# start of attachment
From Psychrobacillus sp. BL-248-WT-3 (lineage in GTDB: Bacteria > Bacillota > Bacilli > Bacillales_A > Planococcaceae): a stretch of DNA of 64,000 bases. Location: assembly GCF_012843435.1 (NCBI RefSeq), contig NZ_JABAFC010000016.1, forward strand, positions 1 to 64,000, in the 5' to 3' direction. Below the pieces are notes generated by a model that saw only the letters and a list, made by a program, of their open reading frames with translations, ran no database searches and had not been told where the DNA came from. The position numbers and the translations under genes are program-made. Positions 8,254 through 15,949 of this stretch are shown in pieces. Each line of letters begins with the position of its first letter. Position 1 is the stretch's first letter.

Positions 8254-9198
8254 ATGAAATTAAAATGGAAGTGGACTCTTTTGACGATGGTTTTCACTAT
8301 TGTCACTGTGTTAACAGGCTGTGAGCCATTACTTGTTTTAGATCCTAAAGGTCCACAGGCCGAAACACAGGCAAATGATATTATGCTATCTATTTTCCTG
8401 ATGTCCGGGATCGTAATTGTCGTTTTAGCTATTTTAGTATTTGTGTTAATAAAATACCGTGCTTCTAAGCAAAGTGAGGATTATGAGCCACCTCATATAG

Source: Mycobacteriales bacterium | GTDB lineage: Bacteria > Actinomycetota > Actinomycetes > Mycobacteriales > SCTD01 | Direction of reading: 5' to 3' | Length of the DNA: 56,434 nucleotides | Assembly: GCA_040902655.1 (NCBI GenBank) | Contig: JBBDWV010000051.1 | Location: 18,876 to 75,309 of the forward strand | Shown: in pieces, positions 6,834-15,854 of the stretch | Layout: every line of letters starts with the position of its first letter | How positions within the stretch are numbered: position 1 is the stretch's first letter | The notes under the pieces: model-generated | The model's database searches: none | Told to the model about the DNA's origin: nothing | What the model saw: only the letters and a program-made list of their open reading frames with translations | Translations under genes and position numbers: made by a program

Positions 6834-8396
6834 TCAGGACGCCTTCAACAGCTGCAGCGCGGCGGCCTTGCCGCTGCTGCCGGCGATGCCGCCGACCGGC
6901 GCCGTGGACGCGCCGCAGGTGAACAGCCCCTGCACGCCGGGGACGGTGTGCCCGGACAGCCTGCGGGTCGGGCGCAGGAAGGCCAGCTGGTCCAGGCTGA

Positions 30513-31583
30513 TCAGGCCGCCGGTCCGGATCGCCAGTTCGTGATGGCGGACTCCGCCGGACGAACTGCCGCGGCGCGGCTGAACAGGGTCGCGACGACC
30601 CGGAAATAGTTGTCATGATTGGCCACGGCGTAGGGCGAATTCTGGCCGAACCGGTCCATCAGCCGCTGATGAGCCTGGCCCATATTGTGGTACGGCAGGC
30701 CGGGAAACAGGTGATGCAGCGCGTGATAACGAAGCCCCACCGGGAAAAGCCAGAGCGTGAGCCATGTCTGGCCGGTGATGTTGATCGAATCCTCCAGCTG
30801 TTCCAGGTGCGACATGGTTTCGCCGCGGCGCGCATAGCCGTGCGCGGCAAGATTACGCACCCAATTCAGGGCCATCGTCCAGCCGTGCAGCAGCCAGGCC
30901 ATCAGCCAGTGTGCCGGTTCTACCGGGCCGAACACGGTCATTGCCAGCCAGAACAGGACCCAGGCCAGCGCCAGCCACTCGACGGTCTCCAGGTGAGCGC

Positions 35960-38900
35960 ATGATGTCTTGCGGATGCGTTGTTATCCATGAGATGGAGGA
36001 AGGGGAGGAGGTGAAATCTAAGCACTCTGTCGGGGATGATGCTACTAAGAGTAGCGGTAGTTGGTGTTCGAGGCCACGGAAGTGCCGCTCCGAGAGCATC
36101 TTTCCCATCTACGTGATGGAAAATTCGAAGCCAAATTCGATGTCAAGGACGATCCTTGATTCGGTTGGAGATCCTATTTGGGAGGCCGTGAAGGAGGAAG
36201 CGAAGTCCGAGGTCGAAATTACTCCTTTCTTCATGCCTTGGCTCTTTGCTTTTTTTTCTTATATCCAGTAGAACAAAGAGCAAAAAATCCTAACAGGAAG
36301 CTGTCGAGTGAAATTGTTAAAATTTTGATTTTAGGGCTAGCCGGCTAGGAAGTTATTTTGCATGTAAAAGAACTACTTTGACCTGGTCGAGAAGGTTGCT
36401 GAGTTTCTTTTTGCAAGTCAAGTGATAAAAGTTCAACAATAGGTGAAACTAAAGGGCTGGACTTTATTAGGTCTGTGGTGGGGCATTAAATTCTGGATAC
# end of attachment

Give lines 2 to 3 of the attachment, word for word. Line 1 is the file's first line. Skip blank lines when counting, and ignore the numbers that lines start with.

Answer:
Positions 8254-9198
8254 ATGAAATTAAAATGGAAGTGGACTCTTTTGACGATGGTTTTCACTAT